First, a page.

Posted by Mark Carver, head of UK & international professional & financial risks at Legal Futures Associate Miller Insurance

Carver: Is the possible saving worth it?

In March 2018, the Solicitors Regulation Authority (SRA) published a consultation paper, Protecting the users of legal services: balancing costs and access the legal services, which outlines proposals for reforming the Solicitors’ Compensation Fund and professional indemnity insurance (PII) with the stated aims of:

  • ensuring the needs of those who deserve protection are met and ensuring the longer term sustainability of the compensation fund;
  • reducing the cost of PII, particularly for firms working in low-risk areas;
  • reducing run-off costs; and
  • removing barriers for new firms entering the market and improved access to legal services.

The main PII proposals are:

  1. Reduce the compulsory level of PII to £500,000, or £1m if a firm does conveyancing work;
  2. Reduce the run-off requirements from six-year, ‘any one claim’ cover up to the primary limit, to £1.5m or £3m (if conveyancing) over the six year period;
  3. The broad protection of the SRA-prescribed minimum policy not applying to commercial customers with a turnover in excess of £2m.

We have reflected on the proposals and, whilst we have a number of concerns, it’s important to note that not all of the proposals are detrimental and the consultation does present some pragmatic solutions, such as separating the insurer agreement from the minimum wording, which we feel will result in better and more easily understood products.

We applaud the SRA for consulting, but we do have serious concerns around the data used and its interpretation of it.

Reducing the cost of PII

A stated aim of reducing the cost of PII will quite rightly get the attention and support of the profession. However, even in the consultation, the SRA has said the proposed reforms will only provide up to a 10% saving. No validation for that figure has been provided.

We do not think this aim will be achieved for two reasons:

  1. Small firms in low-risk areas already benefit from lower premiums to reflect their reduced exposures; our statistics indicate around 50% less. In other words, insurers already have reduced terms and have done so for a number of years; and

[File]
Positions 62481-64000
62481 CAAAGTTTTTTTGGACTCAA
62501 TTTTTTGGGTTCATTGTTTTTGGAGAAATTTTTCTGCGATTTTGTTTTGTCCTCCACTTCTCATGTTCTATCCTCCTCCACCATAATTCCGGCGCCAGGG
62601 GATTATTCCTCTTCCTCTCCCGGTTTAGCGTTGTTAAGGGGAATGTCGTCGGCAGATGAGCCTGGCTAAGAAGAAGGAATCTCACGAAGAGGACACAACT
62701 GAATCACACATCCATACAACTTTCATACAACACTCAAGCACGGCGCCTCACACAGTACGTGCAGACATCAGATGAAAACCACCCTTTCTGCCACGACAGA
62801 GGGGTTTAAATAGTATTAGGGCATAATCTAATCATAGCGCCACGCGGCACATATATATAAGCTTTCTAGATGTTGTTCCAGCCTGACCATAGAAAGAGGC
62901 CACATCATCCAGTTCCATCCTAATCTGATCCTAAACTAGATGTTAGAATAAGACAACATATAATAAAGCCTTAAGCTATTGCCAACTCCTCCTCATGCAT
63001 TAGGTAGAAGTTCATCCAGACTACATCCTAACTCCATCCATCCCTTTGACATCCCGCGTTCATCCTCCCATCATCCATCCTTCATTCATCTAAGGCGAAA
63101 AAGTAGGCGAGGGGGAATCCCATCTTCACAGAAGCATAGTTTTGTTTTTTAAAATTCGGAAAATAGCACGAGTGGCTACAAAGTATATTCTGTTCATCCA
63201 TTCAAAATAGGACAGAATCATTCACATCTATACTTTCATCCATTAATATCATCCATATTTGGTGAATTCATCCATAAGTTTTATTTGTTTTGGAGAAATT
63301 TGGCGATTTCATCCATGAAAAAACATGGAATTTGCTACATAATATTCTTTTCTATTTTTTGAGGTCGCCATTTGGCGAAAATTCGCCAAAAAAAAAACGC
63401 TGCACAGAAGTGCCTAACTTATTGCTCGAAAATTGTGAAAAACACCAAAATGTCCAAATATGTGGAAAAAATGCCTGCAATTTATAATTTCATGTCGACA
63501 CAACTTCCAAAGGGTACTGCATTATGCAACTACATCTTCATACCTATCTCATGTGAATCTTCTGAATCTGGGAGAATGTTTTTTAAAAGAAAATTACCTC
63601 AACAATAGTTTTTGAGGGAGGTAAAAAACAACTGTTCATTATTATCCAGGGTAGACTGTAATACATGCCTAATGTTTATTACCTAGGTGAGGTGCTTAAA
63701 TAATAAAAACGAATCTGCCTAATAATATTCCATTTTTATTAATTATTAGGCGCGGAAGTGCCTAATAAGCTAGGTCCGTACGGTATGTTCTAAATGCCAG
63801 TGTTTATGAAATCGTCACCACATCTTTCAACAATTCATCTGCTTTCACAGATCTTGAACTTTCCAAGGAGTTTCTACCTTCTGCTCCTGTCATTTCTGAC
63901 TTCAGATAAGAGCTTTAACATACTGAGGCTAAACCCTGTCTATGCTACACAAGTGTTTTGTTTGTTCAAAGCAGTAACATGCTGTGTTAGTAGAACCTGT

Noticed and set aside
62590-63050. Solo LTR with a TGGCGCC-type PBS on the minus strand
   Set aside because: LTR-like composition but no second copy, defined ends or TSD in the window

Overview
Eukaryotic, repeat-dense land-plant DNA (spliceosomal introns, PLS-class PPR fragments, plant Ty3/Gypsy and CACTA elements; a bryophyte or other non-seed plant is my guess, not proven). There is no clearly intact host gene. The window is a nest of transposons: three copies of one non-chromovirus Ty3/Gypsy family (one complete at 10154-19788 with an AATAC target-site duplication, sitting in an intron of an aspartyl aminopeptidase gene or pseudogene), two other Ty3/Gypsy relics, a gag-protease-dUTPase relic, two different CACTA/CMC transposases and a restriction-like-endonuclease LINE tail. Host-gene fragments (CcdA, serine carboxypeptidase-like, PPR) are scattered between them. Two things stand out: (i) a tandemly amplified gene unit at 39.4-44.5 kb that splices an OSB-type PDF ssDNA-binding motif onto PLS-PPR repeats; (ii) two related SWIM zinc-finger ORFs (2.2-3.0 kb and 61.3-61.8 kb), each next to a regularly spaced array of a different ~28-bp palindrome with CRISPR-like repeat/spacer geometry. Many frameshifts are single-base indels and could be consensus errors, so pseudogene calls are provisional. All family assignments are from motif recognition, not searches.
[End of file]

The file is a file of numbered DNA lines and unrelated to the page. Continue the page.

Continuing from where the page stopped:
2. The SRA’s own data indicates that the PII market has made a loss.

Back in 2016, the SRA published a report featuring claims data from 2004 to 2014. The headline figure was that, over this period, PII claims amounted to a staggering £1.96bn against an estimated premium income of £2.35bn. On the face of it, this would indicate that insurers are indeed making a profit. However, the claims data had two flaws. Firstly, it has been collected only by insurers that were participating insurers as at 1 October 2015, which meant the claims experience from the likes of Quinn, Elite and Balva were not included.

If we included the premium income of those insurers that have withdrawn from the market over that ten year period, this equates to 18%. Therefore the claims figure would be nearer to £2.3bn or on average £231m per annum.

Secondly, due to their nature, the value of PII claims develop over time. With the claims experience provided by insurers still developing over the period from 2010 onwards, this means that the ultimate incurred position is likely to be underestimated.

If the figure was adjusted to take into account adverse development, this would add a further £43m per annum, meaning that on an annual basis solicitors’ claims cost, on average, in excess of £273.5m.

In addition, insurers need to account for costs and expenses and an element of profit. Taking all of the above into account, we estimate that the amount of premium income insurers would require to achieve a level of profitability would be closer to £369.5m.

Therefore, whilst the SRA may have hoped that the claims data would support the notion that PII reform would lead to reduction in premiums, the data shows that insurers would potentially need to increase premiums by around 21% to break even, or 35% to achieve an acceptable profitable return.